Of course, I’m not suggesting that I am the World War II era comic book character, or his modern day successor. But like Captain Picard says in “Star Trek: Generations” I’ve come to realize that I most likely have fewer days ahead of me than I have behind me. And that sucks.
The Old Man was 67 when he died. That means if I live no longer than he did, I have about 26 years left on this Earth. That scares the hell out of me.
I’m not dying or anything. Hell, I’m not even sick. I feel better than I have in a long time. Aside from the time I was working out a couple years ago, I probably feel the best I’ve ever felt in my life. The truth is, I feel like I’m just getting started. Divorce is the great reset in 21st century American society and I’m happier than I’ve ever been. i want A LOT more than 26 more years with The Auteur and the family that we’re building together. There’s just so much I still want to do in this world.
I’m reluctant to use the expression “mid-life crisis”. I’m not about to get a sports car. I’m sure as Hell not about to leave my family. But maybe it’s time I start on my Bucket List and crossing things off of it.
This is a somewhat cliched “men have feelings” piece, but I was fascinated to hear that nearly in nearly two-thirds of American divorces, it is the wife who files.
The stat about divorced men being eight times more likely to commit suicide than divorced women is always a little disturbing, but not news to me.
Oh, and for the record, in my case, Jabba said she wanted a divorce first; but I was the one who actually filed for it.
An interesting read. i would have assumed that the heart attack risk for men goes up regardless – simply because more men seem to have heart attacks than women…but this does make sense.
I don’t ever agree with any generalizations and frankly, I don’t agree with the majority of the reasons in this article. The first reason could not be further from the truth in my case. On the contrary, I feel that I actually regained my identity after my separation/divorce. The second reason – about a man’s parental instinct being challenged – is absolutely true. As for the third reason – not being allowed to grieve properly – again is another generalization based on how men are expected to behave or supposed to behave – and did not apply to me.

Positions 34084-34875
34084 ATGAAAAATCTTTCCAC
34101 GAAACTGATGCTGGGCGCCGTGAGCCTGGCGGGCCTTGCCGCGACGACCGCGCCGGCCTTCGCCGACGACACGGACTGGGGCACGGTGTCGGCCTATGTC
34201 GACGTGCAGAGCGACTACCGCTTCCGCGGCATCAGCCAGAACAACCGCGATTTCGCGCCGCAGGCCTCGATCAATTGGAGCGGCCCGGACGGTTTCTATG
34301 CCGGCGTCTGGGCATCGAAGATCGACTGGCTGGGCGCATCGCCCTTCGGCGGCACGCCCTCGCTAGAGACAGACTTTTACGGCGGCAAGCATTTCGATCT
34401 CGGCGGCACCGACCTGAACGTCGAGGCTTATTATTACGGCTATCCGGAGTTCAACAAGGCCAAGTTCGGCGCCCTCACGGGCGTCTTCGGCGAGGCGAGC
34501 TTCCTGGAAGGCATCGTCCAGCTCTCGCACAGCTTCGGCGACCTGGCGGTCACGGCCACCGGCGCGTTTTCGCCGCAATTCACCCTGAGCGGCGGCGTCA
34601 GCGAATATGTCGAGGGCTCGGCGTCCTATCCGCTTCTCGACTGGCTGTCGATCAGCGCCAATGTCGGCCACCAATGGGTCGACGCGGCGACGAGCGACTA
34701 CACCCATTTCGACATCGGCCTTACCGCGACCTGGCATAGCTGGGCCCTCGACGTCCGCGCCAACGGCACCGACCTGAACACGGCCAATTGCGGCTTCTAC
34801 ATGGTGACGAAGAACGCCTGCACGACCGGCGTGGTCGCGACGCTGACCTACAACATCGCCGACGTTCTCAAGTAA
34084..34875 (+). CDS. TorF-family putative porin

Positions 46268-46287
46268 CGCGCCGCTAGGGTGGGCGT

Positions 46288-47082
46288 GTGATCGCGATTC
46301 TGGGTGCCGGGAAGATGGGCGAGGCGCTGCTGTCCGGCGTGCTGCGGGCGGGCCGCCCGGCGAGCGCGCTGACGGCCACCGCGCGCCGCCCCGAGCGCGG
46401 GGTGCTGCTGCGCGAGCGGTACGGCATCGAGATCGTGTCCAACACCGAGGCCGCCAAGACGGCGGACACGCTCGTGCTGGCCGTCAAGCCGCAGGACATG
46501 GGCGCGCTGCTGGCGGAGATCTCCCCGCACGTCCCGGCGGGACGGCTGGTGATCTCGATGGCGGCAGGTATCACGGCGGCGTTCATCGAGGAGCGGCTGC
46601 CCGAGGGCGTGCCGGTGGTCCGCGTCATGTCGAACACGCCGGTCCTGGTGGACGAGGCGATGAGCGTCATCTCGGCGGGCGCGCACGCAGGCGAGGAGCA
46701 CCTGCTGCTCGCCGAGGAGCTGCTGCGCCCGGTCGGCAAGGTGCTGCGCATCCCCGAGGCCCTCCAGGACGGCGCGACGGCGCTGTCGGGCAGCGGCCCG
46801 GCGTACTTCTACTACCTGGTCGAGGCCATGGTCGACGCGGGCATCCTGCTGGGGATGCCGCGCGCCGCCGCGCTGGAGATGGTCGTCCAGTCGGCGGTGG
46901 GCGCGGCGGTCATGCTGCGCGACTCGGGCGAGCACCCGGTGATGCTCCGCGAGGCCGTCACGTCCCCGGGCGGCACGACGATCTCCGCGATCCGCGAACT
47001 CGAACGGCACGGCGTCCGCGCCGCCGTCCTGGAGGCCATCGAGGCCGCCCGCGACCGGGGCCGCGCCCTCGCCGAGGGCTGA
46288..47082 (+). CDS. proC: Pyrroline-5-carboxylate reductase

Opening Day is something like a holiday in Detroit – as I’m sure it is in many, if not most, Major League cities. Over the last 2 decades, it has become something of a tradition in my family as well. Back in 1998 (or was it 99?) My Dad started purchasing a partial season ticket package for the Detroit Tigers.
For the Tigers, as I assume it is with other teams, even the 21 game partial season ticket packages have included tickets to Opening Day. So every year, either The Old Man, Phred, LeRoy, myself – all of us and/or our significant others have attended every Opening Day since. In fact, when I moved Down South during My Previous Life, I told my parents”If I only make it home twice per year, it will be for Christmas and Opening Day”. During my 8 years there, I probably made it home for as many Opening Days as I did Christmases.
At the risk of sounding melodramatic, baseball is the great unifier in my family. My brother, sister and I (and to some extent, my father before his passing) don’t have a whole lot in common. We don’t all agree on politics and religion is basically a taboo subject among us. But baseball – Detroit Tiger baseball more specifically – is something we all enjoy. Its one of the few things we all have in common and we all enjoy.
Last year was the last Opening Day my father ever saw. I am happy to no end that I was able to be there with him. I am all-the-happier still that The Auteur was able to be there with me and experience Opening Day. Obviously, tomorrow will have a much different feel. It will be the first Opening Day without The Old Man. It may be the last Opening Day I attend for some time. My siblings and I haven;t discussed whether or not we’ll keep getting season tickets for the Tigers beyond this year. This could be the end of a tradition, in more ways than one.